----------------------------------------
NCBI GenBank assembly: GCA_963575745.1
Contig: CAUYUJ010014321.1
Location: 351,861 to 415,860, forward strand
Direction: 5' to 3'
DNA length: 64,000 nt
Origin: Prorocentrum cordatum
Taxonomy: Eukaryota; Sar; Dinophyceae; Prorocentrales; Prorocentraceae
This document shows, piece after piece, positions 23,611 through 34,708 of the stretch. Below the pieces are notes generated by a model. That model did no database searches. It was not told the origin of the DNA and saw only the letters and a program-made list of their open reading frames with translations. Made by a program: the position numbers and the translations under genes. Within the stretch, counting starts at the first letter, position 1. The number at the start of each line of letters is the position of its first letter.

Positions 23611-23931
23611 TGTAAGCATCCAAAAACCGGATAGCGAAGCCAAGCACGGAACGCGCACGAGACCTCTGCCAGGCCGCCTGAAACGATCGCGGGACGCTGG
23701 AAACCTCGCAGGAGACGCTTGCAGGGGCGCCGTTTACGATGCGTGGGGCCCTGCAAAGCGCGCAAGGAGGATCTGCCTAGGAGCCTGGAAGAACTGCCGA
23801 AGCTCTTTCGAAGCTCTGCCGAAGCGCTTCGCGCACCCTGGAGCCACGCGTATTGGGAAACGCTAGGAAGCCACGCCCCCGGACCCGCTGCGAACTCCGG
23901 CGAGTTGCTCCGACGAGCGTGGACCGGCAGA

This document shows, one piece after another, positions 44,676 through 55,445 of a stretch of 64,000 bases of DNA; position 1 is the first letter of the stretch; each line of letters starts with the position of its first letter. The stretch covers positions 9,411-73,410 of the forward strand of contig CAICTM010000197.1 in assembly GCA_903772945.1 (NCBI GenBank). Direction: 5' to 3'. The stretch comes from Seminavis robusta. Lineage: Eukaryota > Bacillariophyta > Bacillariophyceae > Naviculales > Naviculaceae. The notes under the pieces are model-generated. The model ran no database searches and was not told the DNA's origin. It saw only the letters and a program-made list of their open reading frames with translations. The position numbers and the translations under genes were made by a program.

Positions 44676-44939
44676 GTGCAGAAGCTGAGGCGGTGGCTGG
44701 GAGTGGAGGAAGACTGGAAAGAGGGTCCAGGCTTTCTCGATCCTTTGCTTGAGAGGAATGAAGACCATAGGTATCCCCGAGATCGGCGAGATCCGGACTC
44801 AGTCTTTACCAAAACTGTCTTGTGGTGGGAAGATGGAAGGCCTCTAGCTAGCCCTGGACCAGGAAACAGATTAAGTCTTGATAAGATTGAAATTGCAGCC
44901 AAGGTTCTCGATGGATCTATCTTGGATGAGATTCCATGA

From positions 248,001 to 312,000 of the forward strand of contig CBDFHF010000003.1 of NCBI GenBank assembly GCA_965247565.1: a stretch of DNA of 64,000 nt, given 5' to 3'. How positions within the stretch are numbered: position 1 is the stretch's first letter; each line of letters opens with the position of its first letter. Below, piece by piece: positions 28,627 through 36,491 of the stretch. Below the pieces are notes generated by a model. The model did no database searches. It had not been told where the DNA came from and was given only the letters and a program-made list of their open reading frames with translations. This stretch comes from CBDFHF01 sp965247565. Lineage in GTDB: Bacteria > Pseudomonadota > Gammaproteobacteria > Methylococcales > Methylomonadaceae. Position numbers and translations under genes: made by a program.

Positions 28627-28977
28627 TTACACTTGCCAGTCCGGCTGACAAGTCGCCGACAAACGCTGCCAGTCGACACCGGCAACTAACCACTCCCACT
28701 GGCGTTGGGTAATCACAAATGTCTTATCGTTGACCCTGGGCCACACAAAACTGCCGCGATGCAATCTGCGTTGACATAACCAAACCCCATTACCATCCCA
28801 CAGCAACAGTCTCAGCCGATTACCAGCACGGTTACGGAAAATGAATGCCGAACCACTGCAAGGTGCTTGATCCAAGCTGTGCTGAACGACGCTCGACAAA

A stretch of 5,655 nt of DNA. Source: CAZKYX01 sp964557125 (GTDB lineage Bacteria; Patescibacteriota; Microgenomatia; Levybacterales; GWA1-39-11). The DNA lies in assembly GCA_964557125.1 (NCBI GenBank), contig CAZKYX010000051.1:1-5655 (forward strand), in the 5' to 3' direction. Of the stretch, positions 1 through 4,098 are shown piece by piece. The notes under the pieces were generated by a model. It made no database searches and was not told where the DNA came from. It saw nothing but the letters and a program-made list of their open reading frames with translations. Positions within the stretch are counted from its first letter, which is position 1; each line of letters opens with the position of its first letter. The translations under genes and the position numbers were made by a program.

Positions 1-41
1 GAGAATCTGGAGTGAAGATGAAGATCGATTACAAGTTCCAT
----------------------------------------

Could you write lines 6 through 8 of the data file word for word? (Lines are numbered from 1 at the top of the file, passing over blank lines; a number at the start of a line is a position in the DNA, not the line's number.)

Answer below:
Origin: Prorocentrum cordatum
Taxonomy: Eukaryota; Sar; Dinophyceae; Prorocentrales; Prorocentraceae
This document shows, piece after piece, positions 23,611 through 34,708 of the stretch. Below the pieces are notes generated by a model. That model did no database searches. It was not told the origin of the DNA and saw only the letters and a program-made list of their open reading frames with translations. Made by a program: the position numbers and the translations under genes. Within the stretch, counting starts at the first letter, position 1. The number at the start of each line of letters is the position of its first letter.